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U.S. on the defensive at G-20 summit

President Obama is emphasizing that future global growth depends on a rebalancing of trade. But other leaders favor a much slower pace than he is urging.

November 10, 2010|By Don Lee and Christi Parsons, Los Angeles Times

Reporting from Seoul — President Obama arrived here on the defensive Wednesday for a two-day meeting with leaders of the world's biggest economies, a summit that had raised hopes of charting a common path to a more balanced global recovery but instead threatened to founder amid competing national interests.

Obama must now contain a gathering storm over the recent U.S. decision to pump billions of dollars into the American financial system. The move is aimed at spurring U.S. jobs and exports with cheaper credit, but it has drawn the U.S. into a confrontation with other export-driven economies, notably China and Germany, as well as nervous emerging nations.

Although the U.S. economy is still struggling to recover from a devastating recession, some of its chief competitors are growing briskly and are in no mood to sacrifice on Washington's behalf.

As a result, this meeting of the Group of 20 nations — a self-appointed steering committee for the global economy — takes place at a critical juncture: After cooperating to avert a worldwide financial collapse two years ago, leaders now find themselves deeply divided on a host of issues, including currency imbalances and debt.

The question facing the leaders in what are expected to be tense sessions in Seoul is whether to join in a united effort to forge a new and more stable economic order, or pursue separate goals and risk another crisis.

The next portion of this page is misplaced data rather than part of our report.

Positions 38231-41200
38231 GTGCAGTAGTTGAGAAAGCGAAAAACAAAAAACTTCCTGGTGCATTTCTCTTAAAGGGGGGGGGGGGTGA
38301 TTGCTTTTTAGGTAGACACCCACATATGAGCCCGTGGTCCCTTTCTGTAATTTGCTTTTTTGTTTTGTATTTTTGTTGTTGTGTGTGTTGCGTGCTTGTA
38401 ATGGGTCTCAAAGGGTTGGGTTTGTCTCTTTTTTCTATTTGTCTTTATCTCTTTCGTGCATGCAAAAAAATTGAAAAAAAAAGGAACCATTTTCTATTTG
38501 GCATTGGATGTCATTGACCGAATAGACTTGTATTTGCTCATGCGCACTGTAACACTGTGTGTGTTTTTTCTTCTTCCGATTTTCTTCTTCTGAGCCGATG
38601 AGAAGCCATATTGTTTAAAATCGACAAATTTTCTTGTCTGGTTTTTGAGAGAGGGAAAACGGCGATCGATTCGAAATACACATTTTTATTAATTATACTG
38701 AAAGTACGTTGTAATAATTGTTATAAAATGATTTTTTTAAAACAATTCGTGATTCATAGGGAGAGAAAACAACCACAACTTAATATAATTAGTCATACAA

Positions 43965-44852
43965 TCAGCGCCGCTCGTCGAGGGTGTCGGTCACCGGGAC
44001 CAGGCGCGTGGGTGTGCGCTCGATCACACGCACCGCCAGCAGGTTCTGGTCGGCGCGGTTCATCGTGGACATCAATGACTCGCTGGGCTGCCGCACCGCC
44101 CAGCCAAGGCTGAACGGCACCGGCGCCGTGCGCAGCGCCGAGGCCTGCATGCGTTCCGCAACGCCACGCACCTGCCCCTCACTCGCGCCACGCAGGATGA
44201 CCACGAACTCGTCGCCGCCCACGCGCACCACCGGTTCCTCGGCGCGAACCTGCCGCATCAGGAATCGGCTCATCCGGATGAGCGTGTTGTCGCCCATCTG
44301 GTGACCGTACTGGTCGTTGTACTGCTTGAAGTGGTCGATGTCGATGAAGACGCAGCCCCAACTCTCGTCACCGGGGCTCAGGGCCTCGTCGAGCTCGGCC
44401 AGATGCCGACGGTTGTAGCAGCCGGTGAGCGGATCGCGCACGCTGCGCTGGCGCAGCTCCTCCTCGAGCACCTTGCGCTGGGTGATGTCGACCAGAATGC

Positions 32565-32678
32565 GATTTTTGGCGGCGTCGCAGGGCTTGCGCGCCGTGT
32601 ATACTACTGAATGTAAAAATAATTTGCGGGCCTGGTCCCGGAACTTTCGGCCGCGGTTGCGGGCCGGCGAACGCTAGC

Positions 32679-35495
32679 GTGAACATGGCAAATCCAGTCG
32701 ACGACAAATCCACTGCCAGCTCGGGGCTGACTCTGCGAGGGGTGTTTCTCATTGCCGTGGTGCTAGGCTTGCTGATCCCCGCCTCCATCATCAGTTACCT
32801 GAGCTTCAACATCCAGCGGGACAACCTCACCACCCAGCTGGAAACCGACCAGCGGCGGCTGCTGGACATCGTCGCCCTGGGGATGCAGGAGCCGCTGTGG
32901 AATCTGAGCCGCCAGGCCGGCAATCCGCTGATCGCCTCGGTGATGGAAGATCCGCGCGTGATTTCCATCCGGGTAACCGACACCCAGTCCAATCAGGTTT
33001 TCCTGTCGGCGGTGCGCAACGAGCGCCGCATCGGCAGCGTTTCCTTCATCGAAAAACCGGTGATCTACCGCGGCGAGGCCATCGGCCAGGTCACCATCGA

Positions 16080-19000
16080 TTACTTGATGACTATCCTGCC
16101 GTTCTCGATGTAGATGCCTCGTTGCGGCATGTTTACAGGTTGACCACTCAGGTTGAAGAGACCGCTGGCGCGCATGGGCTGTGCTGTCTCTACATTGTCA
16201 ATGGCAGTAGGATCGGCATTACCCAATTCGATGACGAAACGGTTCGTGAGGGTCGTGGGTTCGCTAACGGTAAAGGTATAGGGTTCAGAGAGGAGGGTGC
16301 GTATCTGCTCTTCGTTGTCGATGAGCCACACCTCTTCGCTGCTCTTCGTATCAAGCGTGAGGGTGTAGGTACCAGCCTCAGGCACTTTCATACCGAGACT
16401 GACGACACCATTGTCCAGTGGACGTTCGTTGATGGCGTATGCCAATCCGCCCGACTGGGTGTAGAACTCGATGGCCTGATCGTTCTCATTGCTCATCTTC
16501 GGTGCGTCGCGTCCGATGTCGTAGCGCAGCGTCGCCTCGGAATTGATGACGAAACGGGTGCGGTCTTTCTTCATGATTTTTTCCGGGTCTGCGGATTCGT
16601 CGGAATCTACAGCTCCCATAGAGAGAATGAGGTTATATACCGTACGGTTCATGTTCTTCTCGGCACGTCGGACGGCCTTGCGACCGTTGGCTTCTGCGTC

"For the past quarter-century, U.S. consumers have powered the growth in the global economy," said Mark Zandi, chief economist at Moody's Analytics.

But in this post-recession period, "that is over," Zandi said. "That transition, that global rebalancing, is very difficult. It's a long process."

Obama's mantra at the G-20 table will be that future global growth depends on a rebalancing of global trade, which means other countries should sell more of their products at home — and consume more imports —while selling less to over-indebted Americans.

"Just as the United States must change, so too must those economies that have previously relied on exports to offset weaknesses in their own demand," he said in a letter sent to G-20 leaders on the eve of the meeting.

Although the leaders agree that a rebalancing is needed in the long run, not all share Obama's urgency to see it done.

Embracing Obama's prescription now would probably mean hurting the economies of the major exporting countries. As a result, many world leaders favor a strategy spread over a period of years, perhaps even a decade — far too slow a pace for an American president facing near-double-digit unemployment and an electorate that just inflicted humiliating losses on his fellow Democrats in the midterm election.